Saturday, September 6, 2014

Netiquette in Forwarding Invitations - Via Netiquette IQ



Netiquette in forwarding invitations


Considerable care and thought should always be given to forwarding invitations. Core etiquette and Netiquette principles maintain almost sacrosanct adherence to avoid misusing the privacy of communications. If a situation is presented where an invitee wishes to add someone to a private meeting, social event, or other gathering, there are a number of steps that should be taken:

1. Seek permission of the inviter (original sender).

2. Determine who should be on the distribution list.

3. Copy the original invitee.

4. Remove unnecessary threads, but keep confidentiality clauses and disclaimers.

5. Identify that this is a forwarded document.

6. Ask the recipient not to forward the document, or attach a legal notice, if necessary.
 

7. Never assume a sender will approve of forwarding correspondence.

8. Do not forward documents if under nondisclosure or confidentiality agreements.

9. Never add controversial, discriminatory, or derogatory comments

to the basic text.

10. Explain briefly and clearly to the recipient why the invitation is

being forwarded. One should be mindful that some people will be offended because they were not original invitees.
11. One may be selective in showing a full list of invitees, depending on any number of reasons, including size of the list, possible effect on attendance, specific instructions, or any number of other reasons.

Hello:
This meeting invitation is being forwarded to you with permission of (invitee). We both agreed you were inadvertently omitted from the initial list. Kindly excuse this oversight.
 
Sincerely,

Paul J. Babicki
Tabula Rosa Systems
609 8181802 office
609 462 8031 cell
www.tabularosa.net 
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In addition to this blog, I maintain a radio show on BlogtalkRadio  and an online newsletter via paper.li.I have established Netiquette discussion groups with Linkedin and  Yahoo I am also a member of the International Business Etiquette and Protocol Group and Minding Manners among others. I regularly consult for the Gerson Lehrman Group, a worldwide network of subject matter experts and I have been contributing to the blogs Everything Email and emailmonday . My work has appeared in numerous publications and I have presented to groups such as The Breakfast Club of NJ and  PSG of Mercer County, NJ.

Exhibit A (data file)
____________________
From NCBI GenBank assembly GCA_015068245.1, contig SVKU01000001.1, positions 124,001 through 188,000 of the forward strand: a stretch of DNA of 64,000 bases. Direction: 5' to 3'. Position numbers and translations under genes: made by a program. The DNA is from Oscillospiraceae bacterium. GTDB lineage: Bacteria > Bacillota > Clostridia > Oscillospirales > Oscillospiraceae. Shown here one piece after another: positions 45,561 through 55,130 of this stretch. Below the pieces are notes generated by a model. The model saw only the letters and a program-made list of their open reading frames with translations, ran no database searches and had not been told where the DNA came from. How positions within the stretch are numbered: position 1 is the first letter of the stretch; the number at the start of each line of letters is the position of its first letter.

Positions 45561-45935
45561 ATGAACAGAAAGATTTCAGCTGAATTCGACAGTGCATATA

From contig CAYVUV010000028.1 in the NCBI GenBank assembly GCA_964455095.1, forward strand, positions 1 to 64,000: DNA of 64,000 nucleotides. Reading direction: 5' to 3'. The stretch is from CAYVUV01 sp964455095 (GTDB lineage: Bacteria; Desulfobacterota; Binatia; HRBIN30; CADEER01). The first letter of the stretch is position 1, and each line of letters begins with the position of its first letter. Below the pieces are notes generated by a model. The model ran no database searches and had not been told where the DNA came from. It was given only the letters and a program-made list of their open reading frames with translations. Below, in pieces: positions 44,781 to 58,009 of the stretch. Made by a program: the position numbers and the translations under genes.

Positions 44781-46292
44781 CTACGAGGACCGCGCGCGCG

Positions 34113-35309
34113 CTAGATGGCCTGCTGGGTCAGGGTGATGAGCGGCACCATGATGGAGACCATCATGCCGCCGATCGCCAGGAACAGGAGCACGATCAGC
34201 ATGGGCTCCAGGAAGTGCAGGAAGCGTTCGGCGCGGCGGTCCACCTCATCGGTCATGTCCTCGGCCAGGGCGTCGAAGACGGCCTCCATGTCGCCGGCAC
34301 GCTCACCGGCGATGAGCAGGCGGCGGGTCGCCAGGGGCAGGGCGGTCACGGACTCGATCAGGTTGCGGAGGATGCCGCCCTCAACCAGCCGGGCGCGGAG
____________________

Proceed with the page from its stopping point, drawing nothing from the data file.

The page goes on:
I am the president of Tabula Rosa Systems, a “best of breed” reseller of products for communications, email, network management software, security products and professional services.  Also, I am the president of Netiquette IQ. We are currently developing an email IQ rating system, Netiquette IQ, which promotes the fundamentals outlined in my book.

Over the past twenty-five years, I have enjoyed a dynamic and successful career and have attained an extensive background in IT and electronic communications by selling and marketing within the information technology marketplace.Anyone who would like to review the book and have it posted on my blog or website, please contact me paul@netiquetteiq.com.

Netiquette IQ Technical Term of The Day - NAT


From www.techterms.om
NAT
Stands for "Network Address Translation." NAT translates the IP addresses of computers in a local network to a single IP address. This address is often used by the router that connects the computers to the Internet. The router can be connected to a DSL modem, cable modem, T1 line, or even a dial-up modem. When other computers on the Internet attempt to access computers within the local network, they only see the IP address of the router. This adds an extra level of security, since the router can be configured as a firewall, only allowing authorized systems to access the computers within the network.
Once a system from outside the network has been allowed to access a computer within the network, the IP address is then translated from the router's address to the computer's unique address. The address is found in a "NAT table" that defines the internal IP addresses of computers on the network. The NAT table also defines the global address seen by computers outside the network. Even though each computer within the local network has a specific IP address, external systems can only see one IP address when connecting to any of the computers within the network.